The U.S. Department of Health and Human Services’ Office for Civil Rights (OCR) is seeking public comment on the HITECH Act requirements for sharing HIPAA penalties with harmed individuals and the implementation of the HIPAA Safe Harbor for entities that adhere to recognized security practices.
The Health Information Technology for Economic and Clinical Health Act of 2009 requires the HHS to distribute a percentage of the Civil Monetary Penalties (CMPs) and settlements that are received from its enforcement of compliance with the Health Insurance Portability and Accountability Act to individuals who have been harmed by those violations. The HITECH Act requires the HHS to develop and implement a methodology for determining the appropriate amounts that should be shared with those individuals.
In 2021, the HITECH Act was amended by the HIPAA Safe Harbor Act to encourage HIPAA-regulated entities to implement recognized security practices. Prior to the HIPAA Safe Harbor Act being signed into law, there was an insufficient incentive for HIPAA-regulated entities to implement cybersecurity best practices, as if they suffered a breach regardless of those measures, they would still face stiff financial penalties and intense scrutiny by OCR.
The HIPAA Safe Harbor Act amended the HITECH Act to require OCR to consider the recognized security practices that had been implemented for at least 12 months prior to the data breach when considering financial penalties and other sanctions, and for entities that have implemented recognized security practices to face less scrutiny by OCR in its investigations, such as decreasing the extent of audits.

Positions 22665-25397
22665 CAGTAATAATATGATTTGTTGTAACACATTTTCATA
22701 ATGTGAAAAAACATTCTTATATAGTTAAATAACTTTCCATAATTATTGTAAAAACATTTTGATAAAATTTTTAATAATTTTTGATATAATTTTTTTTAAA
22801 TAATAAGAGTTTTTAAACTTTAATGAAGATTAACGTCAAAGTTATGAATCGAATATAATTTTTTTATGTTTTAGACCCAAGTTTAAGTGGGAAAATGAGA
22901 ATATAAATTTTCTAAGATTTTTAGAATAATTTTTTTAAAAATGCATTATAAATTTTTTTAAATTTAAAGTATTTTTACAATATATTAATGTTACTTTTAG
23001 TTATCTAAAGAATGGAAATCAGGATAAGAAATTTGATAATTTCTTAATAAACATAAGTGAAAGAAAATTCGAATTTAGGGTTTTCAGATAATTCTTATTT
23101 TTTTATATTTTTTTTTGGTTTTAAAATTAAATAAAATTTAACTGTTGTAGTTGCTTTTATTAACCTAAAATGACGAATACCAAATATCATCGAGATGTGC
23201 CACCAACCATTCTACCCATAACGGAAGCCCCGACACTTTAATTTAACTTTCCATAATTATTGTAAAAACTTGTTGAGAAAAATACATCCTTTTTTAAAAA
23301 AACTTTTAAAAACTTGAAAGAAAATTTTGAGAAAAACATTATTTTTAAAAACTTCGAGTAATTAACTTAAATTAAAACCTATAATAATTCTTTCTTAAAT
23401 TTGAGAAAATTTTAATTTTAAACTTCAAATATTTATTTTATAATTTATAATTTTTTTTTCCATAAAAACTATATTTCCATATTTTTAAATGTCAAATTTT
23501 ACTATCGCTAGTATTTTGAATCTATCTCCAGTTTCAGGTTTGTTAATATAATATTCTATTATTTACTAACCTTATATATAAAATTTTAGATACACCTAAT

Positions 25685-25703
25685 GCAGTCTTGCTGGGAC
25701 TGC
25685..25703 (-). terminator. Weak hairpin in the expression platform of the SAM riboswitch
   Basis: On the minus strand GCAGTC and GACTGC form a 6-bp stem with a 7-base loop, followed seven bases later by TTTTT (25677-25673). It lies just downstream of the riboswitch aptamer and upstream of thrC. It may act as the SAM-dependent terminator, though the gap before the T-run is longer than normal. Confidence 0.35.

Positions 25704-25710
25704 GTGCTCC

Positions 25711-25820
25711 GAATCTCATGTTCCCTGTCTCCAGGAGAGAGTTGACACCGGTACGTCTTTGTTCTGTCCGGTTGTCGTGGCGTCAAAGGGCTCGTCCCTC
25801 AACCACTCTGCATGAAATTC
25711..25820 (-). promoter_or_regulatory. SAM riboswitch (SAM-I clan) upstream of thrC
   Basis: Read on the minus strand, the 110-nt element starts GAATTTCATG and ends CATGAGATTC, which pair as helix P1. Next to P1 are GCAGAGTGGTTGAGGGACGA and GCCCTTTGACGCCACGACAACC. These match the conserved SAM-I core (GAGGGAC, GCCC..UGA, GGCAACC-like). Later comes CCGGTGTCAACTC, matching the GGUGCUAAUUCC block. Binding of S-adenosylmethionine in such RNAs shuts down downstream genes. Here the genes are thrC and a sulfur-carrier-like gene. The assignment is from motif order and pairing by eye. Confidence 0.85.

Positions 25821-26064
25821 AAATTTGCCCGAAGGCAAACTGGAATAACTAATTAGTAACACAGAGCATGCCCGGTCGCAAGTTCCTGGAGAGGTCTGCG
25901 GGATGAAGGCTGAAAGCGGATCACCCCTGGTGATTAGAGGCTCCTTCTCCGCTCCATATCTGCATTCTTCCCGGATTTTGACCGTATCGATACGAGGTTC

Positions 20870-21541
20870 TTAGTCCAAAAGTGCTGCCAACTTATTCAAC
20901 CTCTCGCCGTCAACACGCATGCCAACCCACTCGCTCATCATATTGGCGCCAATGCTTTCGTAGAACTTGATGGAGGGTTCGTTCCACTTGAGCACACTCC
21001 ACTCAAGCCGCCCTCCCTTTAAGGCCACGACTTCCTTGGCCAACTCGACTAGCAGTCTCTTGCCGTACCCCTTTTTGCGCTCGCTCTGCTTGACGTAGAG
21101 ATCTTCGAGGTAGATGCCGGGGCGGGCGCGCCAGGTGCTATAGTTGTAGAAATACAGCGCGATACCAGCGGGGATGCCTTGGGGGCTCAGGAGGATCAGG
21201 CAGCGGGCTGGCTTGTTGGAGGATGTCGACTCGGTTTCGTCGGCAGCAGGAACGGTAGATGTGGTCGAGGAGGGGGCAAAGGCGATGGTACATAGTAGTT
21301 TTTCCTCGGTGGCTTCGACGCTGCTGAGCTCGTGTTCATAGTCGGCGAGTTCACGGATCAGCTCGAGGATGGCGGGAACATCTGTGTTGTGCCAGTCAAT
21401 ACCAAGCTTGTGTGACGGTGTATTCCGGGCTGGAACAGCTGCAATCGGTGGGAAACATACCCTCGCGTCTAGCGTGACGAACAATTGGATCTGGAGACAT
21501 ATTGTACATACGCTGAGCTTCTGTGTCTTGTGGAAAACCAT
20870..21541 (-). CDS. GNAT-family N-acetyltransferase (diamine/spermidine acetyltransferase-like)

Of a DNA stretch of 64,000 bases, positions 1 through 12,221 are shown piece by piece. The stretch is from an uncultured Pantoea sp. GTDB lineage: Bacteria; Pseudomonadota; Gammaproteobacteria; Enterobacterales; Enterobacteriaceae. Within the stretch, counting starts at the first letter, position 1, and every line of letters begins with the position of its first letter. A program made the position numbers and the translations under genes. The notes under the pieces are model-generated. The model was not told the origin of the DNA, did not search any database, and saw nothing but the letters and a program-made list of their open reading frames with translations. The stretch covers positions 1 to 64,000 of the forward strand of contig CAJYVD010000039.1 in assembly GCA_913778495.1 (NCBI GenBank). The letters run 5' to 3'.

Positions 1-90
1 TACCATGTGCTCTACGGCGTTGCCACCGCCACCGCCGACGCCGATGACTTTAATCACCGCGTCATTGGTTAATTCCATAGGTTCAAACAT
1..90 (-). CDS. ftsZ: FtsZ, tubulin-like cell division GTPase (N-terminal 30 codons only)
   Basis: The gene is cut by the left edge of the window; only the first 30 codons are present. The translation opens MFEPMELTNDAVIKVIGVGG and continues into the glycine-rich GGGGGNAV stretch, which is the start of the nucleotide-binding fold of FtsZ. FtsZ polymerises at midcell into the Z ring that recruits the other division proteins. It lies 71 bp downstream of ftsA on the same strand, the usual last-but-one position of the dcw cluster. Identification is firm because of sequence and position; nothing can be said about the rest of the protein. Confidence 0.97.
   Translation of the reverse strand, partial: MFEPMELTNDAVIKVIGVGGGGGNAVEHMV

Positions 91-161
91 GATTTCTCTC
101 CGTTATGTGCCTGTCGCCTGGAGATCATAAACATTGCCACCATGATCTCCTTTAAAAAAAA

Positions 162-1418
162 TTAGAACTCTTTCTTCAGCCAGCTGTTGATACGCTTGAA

As part of its efforts to address these HITECH Act requirements, OCR has published a Request for Information (RFI) in the Federal Register seeking public feedback on these two issues. With respect to sharing monies with individuals harmed by HIPAA violations, OCR is seeking comment on the types of harm that should be considered by OCR that would qualify individuals to receive a payment, as the HITECH Act does not define harm. OCR is also seeking comments on potential methodologies that could be used to determine how monies could be shared and distributed.
With respect to recognized security practices, OCR has a definition; however, OCR wants to learn how HIPAA-regulated entities are implementing recognized security measures, how they anticipate adequately demonstrating that recognized security practices are in place, and any implementation issues they have experienced or anticipate, which could be addressed by OCR through future guidance or rulemaking. The HITECH Act amendment states that OCR should look back at the recognized security practices that have been in place for “no less than 12 months,” but it is not stated in the statute what action initiates the beginning of the 12-month lookback period. Comments are also requested on this aspect of the lookback period.
“This request for information has long been anticipated, and we look forward to reviewing the input we receive from the public and regulated industry alike on these important topics,” said OCR Director Lisa J. Pino. “I encourage those who have been historically underserved, marginalized, or subject to discrimination or systemic disadvantage to comment on this RFI, so we hear your voice and fully consider your interests in future rulemaking and guidance.”
OCR is accepting comments until June 6, 2022.